People, I haven’t even finished reading it yet but already I know that Matthew Amster-Burton‘s Hungry Monkey: A Food-Loving Father’s Quest to Raise an Adventurous Eater is a game-changer.
I bought the book months ago, but it was relegated immediately to my Someday stack. Honestly, I was intimidated. It’s the story of a food writer dad and his four-year-old daughter, and how they bond over exciting and different foods. Or at least, that’s what I imagined it was after reading the flap copy. I assumed it would make me feel even more like a failure, given Harry’s newfound disdain for oh, every vegetable on the planet, not to mention the actual tears that flow if some kind of sauce touches his food. Y’see, the book carries endorsements from Anthony Bourdain, Paula Wolfert, Dorie Greenspan, Steven Shaw, and John Thorne (personal heroes of mine, all), and nowhere on the flap does it say the one thing I most needed to hear: The fact that even though Matthew Amster-Burton is a food writer and restaurant critic, even though he may be pals with all the heavy-hitters mentioned above, his daughter is still one heckuva picky eater. And he’s not only learned to live with it, but also to work with it. Really well. I discovered this thanks to my friend Rachel, who sent me a link to an eye-opening interview with the author on the New York Times’ site. Even before I finished the interview, I was reaching for the book.
Want to feel one thousand times better? Read chapter ten, Picky-Picky:
“It’s hard not to take this personally, since Brussels sprouts are my favorite vegetable and I write about food for a living. There are, no doubt, some three-year-olds who are truly adventurous eaters. But I haven’t met any. Children of chefs? Hardly. I talked to one acclaimed Seattle chef who admitted that his five-year-old son likes to eat Trader Joe’s frozen cheese pizza, still frozen.”
Ahh. I’m not alone. Of course, I knew I wasn’t alone since all my mom friends are going through the same thing right now, but like Amster-Burton, I expected my own interest in food to somehow transcend toddlerhood. The fact that it didn’t, and that in reality my child eats worse than many of my friends’ kids, had me hanging my head in shame. It’s thrilling to know that food people much more accomplished than I are experiencing the exact same thing. And it’s also thrilling to read what Amster-Burton ultimately did to convince Iris to expand her horizons: Nothing. He’s managed to take Ellyn Satter’s advice to heart—she’s the author of Child of Mine: Feeding with Love and Good Sense, a book I devoured some time ago and have tried—and failed—to live by. The main thing she says is that it’s the parent’s job to serve a variety of healthy foods at each meal (and snacktime), and it’s the child’s job to decide whether and how much to eat of each. Period. See, this makes perfect sense to me, but somehow I find myself negotiating with junior almost every night, telling him he can’t have another strawberry until he takes three bites of carrot, or calling his dad’s homemade spaghetti sauce “Lightning McQueen Sauce,” which will of course make him run faster (that one works, so I’m sticking with it). But it seems Amster-Burton actually pulls it off—though not without inner turmoil, which is highly entertaining to read about.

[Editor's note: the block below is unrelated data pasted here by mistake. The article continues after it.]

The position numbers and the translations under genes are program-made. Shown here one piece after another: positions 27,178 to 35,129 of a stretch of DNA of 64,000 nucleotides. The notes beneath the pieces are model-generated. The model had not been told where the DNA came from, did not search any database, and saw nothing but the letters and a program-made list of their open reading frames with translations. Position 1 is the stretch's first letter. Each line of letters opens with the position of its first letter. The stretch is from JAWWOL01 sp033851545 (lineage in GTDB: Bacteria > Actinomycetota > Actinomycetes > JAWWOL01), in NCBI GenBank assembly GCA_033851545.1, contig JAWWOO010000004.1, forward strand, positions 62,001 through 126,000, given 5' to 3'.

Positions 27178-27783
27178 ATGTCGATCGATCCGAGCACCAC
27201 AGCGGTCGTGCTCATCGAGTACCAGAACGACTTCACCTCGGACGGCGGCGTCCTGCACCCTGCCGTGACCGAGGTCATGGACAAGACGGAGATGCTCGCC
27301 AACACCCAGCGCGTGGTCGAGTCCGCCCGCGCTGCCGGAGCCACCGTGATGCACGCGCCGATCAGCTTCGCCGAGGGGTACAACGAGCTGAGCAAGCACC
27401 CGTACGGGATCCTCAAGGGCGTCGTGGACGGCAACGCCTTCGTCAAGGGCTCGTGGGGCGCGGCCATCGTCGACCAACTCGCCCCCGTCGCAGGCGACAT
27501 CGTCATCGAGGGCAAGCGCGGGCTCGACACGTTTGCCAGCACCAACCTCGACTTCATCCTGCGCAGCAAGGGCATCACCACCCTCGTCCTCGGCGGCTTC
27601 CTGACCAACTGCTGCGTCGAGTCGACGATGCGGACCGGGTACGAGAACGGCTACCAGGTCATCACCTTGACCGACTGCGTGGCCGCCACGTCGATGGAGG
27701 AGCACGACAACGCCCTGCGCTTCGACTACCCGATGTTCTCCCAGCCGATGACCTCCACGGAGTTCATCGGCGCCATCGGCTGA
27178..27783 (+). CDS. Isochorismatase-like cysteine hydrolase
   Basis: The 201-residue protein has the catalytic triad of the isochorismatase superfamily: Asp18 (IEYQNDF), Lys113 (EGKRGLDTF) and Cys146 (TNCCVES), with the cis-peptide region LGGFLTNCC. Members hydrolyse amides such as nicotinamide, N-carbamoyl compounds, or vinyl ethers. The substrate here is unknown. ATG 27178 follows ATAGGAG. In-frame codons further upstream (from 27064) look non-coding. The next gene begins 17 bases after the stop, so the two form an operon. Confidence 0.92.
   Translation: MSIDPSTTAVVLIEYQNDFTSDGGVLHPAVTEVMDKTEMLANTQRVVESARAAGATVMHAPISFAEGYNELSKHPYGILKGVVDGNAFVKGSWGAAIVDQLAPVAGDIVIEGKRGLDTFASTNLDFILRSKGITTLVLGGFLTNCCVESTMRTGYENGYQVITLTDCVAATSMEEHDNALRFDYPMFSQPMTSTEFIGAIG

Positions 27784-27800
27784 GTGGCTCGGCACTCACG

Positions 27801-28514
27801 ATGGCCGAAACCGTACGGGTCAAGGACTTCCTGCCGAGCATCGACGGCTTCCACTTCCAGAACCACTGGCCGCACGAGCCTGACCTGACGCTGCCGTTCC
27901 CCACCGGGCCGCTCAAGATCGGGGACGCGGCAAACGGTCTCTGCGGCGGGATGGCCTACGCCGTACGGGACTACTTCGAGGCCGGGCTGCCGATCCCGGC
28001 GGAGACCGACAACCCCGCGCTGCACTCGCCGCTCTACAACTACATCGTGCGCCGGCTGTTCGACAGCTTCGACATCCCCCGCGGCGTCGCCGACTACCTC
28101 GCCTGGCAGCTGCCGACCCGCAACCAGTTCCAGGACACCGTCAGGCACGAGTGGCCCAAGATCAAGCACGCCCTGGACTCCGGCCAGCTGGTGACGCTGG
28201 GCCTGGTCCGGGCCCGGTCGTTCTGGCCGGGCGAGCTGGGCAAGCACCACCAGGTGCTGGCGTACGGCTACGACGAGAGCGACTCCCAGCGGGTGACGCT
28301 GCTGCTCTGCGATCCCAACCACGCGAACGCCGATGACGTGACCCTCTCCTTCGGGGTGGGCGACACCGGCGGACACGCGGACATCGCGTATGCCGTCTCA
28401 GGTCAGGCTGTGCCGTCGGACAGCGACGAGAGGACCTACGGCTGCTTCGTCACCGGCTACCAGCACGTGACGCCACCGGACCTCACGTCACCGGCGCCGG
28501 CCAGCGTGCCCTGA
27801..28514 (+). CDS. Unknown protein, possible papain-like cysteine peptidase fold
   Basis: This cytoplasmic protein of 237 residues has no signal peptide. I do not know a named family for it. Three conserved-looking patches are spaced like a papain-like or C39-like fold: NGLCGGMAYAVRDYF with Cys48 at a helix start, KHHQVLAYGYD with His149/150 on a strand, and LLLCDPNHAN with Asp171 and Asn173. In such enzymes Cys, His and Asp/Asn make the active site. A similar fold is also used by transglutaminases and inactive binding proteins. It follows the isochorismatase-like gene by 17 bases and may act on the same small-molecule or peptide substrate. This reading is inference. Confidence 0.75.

Look, it comes down to this: Matthew Amster-Burton isn’t going to help you transform your child into one of those annoyingly precocious, preternaturally adventurous eaters. Harry is not going to turn into Anthony Bourdain, now that I’m reading the book. But I’m going to spend considerably less time stressing about junior’s diet, and that’s well worth the price of admission.